Coping on Women’s Back. Social capital-vulnerability links through a gender lens
Abstract Processes of migration are embedded in social networks, more recently conceptualised as social capital, from sending households to migrants’ formal and informal associations at their destinations. These processes are often assumed to reduce individuals, households and economies’ vulnerabilities and thus attract policy-makers’ attention to migration management. The paper aims to conceptualise the gendered interface between social capital and vulnerability. It utilises Bourdieu’s notion of social capital as an analytical starting point. To illuminate our conceptual thoughts we refer to empirical examples from migration research from various Asian countries. Bourdieu’s theory highlights the social construction of gendered vulnerability. It goes beyond that by identifying the investment in symbolic capital of female honour as an indirect investment in social and, ultimately, economic capital. This gender-differentiated unequal investment and these capitals’ incomplete fungibility, though, makes women not just indirect members of social networks but mere objects contributing as ‘symbolic currency’ within them, often without being able to capitalise on the very relations. Based on Bourdieu’s theory, we suggest a shift from the investigation of women’s exclusion from and gender inequality within social networks to an analysis of masculine domination. It appears to be directly associated with the degree of vulnerability that women experience.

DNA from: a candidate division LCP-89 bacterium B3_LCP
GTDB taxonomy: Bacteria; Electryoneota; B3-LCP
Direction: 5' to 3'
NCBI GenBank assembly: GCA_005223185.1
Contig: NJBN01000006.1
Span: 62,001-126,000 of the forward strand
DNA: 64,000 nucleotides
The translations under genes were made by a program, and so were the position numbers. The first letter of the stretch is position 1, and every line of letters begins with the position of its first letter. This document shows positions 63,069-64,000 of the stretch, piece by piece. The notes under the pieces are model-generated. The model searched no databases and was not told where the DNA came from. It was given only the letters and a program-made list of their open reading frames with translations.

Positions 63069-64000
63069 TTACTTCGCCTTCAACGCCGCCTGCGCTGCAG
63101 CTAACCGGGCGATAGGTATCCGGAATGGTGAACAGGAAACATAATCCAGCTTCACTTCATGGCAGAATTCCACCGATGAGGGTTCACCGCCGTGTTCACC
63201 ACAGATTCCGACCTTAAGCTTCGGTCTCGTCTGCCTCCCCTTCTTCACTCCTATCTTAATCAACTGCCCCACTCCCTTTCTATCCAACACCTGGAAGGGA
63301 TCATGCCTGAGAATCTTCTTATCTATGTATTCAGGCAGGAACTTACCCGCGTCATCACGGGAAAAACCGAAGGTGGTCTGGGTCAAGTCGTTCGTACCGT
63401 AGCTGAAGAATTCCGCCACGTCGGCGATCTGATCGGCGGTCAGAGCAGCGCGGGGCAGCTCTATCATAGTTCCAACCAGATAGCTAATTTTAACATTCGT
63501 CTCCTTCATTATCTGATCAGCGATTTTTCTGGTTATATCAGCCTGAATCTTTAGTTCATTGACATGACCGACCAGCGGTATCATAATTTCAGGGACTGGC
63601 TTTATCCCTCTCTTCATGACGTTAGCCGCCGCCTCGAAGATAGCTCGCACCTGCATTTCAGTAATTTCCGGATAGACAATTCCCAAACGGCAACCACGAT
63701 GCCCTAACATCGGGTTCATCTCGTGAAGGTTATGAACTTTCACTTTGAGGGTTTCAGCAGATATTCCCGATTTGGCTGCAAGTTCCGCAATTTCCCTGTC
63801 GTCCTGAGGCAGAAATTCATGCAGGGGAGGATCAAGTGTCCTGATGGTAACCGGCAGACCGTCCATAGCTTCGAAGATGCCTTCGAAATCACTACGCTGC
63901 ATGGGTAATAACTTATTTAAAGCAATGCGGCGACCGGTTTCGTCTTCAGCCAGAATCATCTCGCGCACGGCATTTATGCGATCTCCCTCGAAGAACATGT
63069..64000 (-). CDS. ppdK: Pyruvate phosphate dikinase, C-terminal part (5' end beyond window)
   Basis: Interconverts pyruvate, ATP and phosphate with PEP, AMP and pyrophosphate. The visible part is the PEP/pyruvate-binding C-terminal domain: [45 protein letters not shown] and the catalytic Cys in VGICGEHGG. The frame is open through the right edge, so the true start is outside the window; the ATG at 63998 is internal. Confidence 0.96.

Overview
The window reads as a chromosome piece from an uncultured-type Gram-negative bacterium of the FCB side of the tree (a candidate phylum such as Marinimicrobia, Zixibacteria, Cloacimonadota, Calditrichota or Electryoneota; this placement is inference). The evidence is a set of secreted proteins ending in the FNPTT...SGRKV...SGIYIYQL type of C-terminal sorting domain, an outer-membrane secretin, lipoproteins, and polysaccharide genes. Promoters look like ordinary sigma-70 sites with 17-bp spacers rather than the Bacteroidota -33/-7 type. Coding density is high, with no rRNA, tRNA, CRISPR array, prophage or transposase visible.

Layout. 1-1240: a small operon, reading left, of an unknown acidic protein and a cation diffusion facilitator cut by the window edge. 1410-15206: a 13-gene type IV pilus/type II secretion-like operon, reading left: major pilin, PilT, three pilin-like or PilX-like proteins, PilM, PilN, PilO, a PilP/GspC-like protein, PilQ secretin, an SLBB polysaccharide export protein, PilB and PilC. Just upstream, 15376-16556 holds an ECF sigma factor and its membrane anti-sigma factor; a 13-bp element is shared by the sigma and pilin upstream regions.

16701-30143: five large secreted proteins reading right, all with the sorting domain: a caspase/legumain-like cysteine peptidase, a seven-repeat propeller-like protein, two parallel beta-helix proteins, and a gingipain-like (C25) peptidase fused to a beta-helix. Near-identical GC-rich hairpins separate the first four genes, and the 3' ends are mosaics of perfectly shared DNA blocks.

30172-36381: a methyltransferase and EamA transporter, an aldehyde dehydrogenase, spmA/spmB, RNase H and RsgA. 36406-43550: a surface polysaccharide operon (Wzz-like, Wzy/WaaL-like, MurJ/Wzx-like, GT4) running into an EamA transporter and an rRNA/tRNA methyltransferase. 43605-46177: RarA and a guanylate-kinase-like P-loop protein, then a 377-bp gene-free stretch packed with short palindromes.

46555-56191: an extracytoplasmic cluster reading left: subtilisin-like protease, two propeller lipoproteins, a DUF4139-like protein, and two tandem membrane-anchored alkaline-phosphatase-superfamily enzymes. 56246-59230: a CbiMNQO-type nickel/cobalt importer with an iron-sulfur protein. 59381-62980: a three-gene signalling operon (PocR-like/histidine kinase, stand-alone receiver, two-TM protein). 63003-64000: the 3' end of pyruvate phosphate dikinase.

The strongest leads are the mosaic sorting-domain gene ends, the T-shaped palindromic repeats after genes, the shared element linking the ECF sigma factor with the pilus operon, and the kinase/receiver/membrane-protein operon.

|Keywords||Bourdieu, Social capital, gender, migration, social networks, vulnerability|
|Series||ISS Staff Group 3: Human Resources and Local Development|
|Note||Research paper for the conference "International migration, multi-local livelihoods and human security: Perspectives from Europe, Asia and Africa" 30 and 31 August 2007, Institute of Social Studies, The Netherlands|
Thieme, S, & Siegmann, K.A. (2007). Coping on Women’s Back. Social capital-vulnerability links through a gender lens. ISS Staff Group 3: Human Resources and Local Development. Retrieved from http://hdl.handle.net/1765/32608